Affirmative Action

Affirmative Action programs promote equal representation of minority groups in the American workplace and public schools.It seeks to remedy the effects of discrimination of specific groups through the force of laws and regulations.In practice, affirmative action can be a passive effort or an aggressive approach to correct historic patterns of racial discrimination.Affirmative Action programs are designed to give opportunities through programs like employee training and set-aside programs that make special efforts to include minorities and women.In theory it is an excellent idea; unfortunately, through the years, many feel affirmative action has changed from equal opportunity for everyone to preferential treatment of minority groups.Whites label it as reverse discrimination in which whites are now at a disadvantage. The original concept involved only passive efforts such as encouraging institutions to make deliberate attempts to include minorities in employment and in college enrollment.In recent years, affirmative action has become an aggressive effort that requires and measures minority representation.As a result, Affirmative Action has produced undesirable problems in the American culture.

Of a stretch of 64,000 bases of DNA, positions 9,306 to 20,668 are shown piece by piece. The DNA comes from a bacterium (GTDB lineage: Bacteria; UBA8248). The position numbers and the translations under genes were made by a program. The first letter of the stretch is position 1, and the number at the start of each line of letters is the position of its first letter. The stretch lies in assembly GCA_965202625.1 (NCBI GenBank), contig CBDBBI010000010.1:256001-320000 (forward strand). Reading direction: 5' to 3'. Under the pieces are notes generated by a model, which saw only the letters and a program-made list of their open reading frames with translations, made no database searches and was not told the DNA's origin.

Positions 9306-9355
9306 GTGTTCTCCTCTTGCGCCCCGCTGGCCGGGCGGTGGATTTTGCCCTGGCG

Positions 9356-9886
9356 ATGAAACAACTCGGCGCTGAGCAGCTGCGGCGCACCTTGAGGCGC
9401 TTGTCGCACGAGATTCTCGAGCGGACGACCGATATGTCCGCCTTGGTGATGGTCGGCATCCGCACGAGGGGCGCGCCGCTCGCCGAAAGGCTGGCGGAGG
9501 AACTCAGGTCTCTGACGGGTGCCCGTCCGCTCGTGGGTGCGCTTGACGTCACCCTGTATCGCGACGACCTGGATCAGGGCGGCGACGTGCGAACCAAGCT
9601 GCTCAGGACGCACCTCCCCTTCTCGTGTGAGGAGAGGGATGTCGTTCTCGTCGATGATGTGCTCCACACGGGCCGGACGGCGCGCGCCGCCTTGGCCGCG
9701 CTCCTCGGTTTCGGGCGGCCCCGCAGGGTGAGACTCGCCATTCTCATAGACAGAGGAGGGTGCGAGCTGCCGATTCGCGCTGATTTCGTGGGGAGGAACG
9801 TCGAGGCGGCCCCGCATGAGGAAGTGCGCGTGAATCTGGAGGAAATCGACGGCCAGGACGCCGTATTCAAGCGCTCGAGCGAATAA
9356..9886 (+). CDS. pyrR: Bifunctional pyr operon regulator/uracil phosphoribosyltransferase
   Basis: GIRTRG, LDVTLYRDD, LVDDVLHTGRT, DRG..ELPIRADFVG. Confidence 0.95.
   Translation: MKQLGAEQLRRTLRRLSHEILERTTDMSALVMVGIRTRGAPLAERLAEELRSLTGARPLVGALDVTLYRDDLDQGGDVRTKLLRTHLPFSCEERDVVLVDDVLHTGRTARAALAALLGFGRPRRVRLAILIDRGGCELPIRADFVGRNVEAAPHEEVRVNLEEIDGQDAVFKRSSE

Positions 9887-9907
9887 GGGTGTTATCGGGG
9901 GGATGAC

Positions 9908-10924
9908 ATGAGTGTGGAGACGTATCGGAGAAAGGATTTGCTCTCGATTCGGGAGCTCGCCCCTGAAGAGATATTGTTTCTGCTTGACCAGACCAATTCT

The term, "affirmative action" wasfirst used in 1961 by President John F. Kennedy.He signed Executive Order 10925 that stated, “the contractor will take affirmative action to ensure that applicants are employed, and employees are treated during their employment, without regard to their race, creed, color, or national origin" Lyndon B. Johnson also felt that programs were needed to actively change discrimination.In 1954, the Brown decision (Brown v. Board of Education) required racial desegregation in schools and other public places.The Brown decision led to the enactment of the 1964 Civil Rights Act, soon supplemented by the 1965 Voting Rights Act and the 1968 Fair Housing Act.This was the beginning of pu…

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